What Is PCOS or Polycystic Ovary Syndrome? – LIVESTRONG.COM

Hormonal birth control, such as the pill, can help reduce some of the symptoms associated with PCOS, as well as regulating your period.

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Polycystic ovary syndrome (PCOS) is a complex condition that has different symptoms from one person to another. As many as one in 10 people with ovaries of childbearing age in the United States have PCOS, which is also the leading cause of infertility, according to the Office of Women's Health (OWH).

People with PCOS experience a hormonal imbalance which includes higher-than-normal levels of androgens (often referred to as "male" hormones), per the National Institute of Child Health and Human Development (NICHD). This can interfere with regular ovulation and result in symptoms such as extra facial hair.

Another hormonal imbalance found in people with PCOS is insulin resistance, says Mitchell Kramer, MD, chairman of obstetrics and gynecology at Northwell Health's Huntington Hospital in Huntington, New York. That means the cells don't respond as well as they should to insulin, the hormone that normally moves sugar out of the bloodstream and into cells. This can cause blood sugar levels to rise.

PCOS Causes and Risk Factors

No one knows exactly what causes the hormonal imbalance behind PCOS, although it seems to be a mix of genetics and lifestyle factors, according to the OWH. The condition can develop as young as 11 or 12, when children have their first period, or when people are in their 20s or 30s, per the Centers for Disease Control and Prevention (CDC).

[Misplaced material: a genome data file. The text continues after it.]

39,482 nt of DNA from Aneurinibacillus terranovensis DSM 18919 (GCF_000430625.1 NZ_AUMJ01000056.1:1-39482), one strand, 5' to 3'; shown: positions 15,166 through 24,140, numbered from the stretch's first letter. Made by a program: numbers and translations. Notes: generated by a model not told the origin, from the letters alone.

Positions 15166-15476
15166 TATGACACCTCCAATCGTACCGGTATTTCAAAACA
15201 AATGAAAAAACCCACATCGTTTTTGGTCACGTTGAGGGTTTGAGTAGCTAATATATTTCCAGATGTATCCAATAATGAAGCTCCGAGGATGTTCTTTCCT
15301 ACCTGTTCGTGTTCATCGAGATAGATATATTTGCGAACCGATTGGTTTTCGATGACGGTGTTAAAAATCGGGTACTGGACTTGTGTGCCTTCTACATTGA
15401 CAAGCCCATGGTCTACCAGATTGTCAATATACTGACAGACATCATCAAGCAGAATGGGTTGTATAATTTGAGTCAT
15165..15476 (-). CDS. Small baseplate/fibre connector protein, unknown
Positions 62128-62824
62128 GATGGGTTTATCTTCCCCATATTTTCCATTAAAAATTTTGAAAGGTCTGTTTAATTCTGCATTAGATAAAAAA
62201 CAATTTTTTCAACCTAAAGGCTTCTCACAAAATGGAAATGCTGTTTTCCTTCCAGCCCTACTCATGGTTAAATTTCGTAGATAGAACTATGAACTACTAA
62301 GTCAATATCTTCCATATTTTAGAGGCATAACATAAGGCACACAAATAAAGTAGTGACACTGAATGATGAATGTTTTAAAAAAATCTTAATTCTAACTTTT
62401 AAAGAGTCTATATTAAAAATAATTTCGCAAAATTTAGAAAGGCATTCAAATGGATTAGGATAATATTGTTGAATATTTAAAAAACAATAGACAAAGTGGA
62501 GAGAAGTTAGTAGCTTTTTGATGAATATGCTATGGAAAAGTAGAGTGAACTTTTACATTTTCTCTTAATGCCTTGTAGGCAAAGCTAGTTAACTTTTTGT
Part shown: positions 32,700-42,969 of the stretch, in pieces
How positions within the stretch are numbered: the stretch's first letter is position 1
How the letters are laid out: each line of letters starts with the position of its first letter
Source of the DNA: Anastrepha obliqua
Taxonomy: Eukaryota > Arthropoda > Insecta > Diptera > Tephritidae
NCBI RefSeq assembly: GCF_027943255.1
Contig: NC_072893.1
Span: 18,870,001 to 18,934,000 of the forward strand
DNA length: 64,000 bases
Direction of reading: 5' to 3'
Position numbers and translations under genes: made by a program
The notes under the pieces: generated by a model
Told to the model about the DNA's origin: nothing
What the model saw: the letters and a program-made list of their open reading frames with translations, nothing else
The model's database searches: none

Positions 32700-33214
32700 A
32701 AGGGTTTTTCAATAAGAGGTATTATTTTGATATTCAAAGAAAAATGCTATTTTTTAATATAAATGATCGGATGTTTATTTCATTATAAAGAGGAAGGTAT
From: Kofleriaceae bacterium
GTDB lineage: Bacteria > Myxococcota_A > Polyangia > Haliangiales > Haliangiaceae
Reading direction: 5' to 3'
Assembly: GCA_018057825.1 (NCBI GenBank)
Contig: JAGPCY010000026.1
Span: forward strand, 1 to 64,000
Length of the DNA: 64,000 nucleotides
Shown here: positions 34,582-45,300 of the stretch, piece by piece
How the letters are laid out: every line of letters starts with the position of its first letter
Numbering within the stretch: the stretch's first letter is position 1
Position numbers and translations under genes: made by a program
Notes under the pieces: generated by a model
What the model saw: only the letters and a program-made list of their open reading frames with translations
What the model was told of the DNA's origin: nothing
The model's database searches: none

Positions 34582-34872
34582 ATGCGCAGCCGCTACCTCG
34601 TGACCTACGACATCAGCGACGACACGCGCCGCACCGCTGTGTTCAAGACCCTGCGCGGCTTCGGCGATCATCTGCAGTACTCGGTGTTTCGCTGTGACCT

Here are some of the factors that seem to contribute to PCOS:

There are many different symptoms of PCOS, but in order to be diagnosed with the condition, you need to have at least two of the following three, according to the Mayo Clinic:

Other symptoms of PCOS can include:

It's important to see a doctor, particularly an obstetrician-gynecologist, to get diagnosed for PCOS, Dr. Kramer says.

While there's no one test to diagnose the condition, your doctor will do a general physical exam, ask questions about your family history, learn about your symptoms and do lab and imaging tests. Part of diagnosing PCOS is ruling out other possible causes for the symptoms. Some things your doctor might do include:

There's no cure for PCOS and no one treatment for the condition. Instead, doctors recommend medications and lifestyle measures to manage individual symptoms.

"Treatment is tricky. It isn't one medicine or anything like that to reverse the condition or to restore the hormonal balance," Dr. Naresh says. "It depends on what aspect of the condition you're treating. We don't have a one-shot medicine that can treat all of the aspects."

Treatment tactics for PCOS include:

It's important to get diagnosed and treated if you think you have PCOS. Infrequent periods can raise your risk for endometrial cancer. Thats definitely a major complication, Dr. Naresh says. Its one of the main reasons to treat it.

Other potential complications as a result of PCOS include:

These risks can continue even after menopause.

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What Is PCOS or Polycystic Ovary Syndrome? - LIVESTRONG.COM

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